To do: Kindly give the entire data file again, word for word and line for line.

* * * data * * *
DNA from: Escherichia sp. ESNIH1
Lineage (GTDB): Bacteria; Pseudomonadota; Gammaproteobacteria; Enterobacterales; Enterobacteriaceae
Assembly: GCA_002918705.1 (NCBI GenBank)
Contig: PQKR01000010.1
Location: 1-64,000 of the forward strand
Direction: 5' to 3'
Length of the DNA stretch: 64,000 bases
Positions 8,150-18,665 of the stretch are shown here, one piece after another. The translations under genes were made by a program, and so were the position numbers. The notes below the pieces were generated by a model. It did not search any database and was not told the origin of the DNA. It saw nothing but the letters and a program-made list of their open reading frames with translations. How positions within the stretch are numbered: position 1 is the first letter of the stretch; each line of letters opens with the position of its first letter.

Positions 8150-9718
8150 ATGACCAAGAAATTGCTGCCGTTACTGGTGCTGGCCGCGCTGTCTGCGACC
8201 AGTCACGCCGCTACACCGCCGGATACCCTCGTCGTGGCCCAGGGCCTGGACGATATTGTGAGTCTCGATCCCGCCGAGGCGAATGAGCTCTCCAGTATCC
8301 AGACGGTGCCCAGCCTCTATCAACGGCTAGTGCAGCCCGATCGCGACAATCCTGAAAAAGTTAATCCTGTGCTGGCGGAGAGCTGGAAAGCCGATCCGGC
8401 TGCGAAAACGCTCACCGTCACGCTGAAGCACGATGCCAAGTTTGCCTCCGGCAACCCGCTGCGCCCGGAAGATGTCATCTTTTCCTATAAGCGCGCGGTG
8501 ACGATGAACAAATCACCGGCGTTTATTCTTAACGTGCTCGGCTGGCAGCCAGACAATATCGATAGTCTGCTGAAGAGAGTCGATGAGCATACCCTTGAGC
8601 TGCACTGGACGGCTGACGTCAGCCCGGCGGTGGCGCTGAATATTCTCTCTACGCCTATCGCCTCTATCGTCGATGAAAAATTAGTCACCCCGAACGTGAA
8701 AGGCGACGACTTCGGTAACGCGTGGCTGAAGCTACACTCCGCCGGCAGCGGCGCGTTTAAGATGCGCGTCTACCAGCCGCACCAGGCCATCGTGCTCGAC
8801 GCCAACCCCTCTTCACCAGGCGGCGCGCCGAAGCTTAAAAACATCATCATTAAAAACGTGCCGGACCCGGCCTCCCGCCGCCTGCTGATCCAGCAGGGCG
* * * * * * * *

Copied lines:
DNA from: Escherichia sp. ESNIH1
Lineage (GTDB): Bacteria; Pseudomonadota; Gammaproteobacteria; Enterobacterales; Enterobacteriaceae
Assembly: GCA_002918705.1 (NCBI GenBank)
Contig: PQKR01000010.1
Location: 1-64,000 of the forward strand
Direction: 5' to 3'
Length of the DNA stretch: 64,000 bases
Positions 8,150-18,665 of the stretch are shown here, one piece after another. The translations under genes were made by a program, and so were the position numbers. The notes below the pieces were generated by a model. It did not search any database and was not told the origin of the DNA. It saw nothing but the letters and a program-made list of their open reading frames with translations. How positions within the stretch are numbered: position 1 is the first letter of the stretch; each line of letters opens with the position of its first letter.

Positions 8150-9718
8150 ATGACCAAGAAATTGCTGCCGTTACTGGTGCTGGCCGCGCTGTCTGCGACC
8201 AGTCACGCCGCTACACCGCCGGATACCCTCGTCGTGGCCCAGGGCCTGGACGATATTGTGAGTCTCGATCCCGCCGAGGCGAATGAGCTCTCCAGTATCC
8301 AGACGGTGCCCAGCCTCTATCAACGGCTAGTGCAGCCCGATCGCGACAATCCTGAAAAAGTTAATCCTGTGCTGGCGGAGAGCTGGAAAGCCGATCCGGC
8401 TGCGAAAACGCTCACCGTCACGCTGAAGCACGATGCCAAGTTTGCCTCCGGCAACCCGCTGCGCCCGGAAGATGTCATCTTTTCCTATAAGCGCGCGGTG
8501 ACGATGAACAAATCACCGGCGTTTATTCTTAACGTGCTCGGCTGGCAGCCAGACAATATCGATAGTCTGCTGAAGAGAGTCGATGAGCATACCCTTGAGC
8601 TGCACTGGACGGCTGACGTCAGCCCGGCGGTGGCGCTGAATATTCTCTCTACGCCTATCGCCTCTATCGTCGATGAAAAATTAGTCACCCCGAACGTGAA
8701 AGGCGACGACTTCGGTAACGCGTGGCTGAAGCTACACTCCGCCGGCAGCGGCGCGTTTAAGATGCGCGTCTACCAGCCGCACCAGGCCATCGTGCTCGAC
8801 GCCAACCCCTCTTCACCAGGCGGCGCGCCGAAGCTTAAAAACATCATCATTAAAAACGTGCCGGACCCGGCCTCCCGCCGCCTGCTGATCCAGCAGGGCG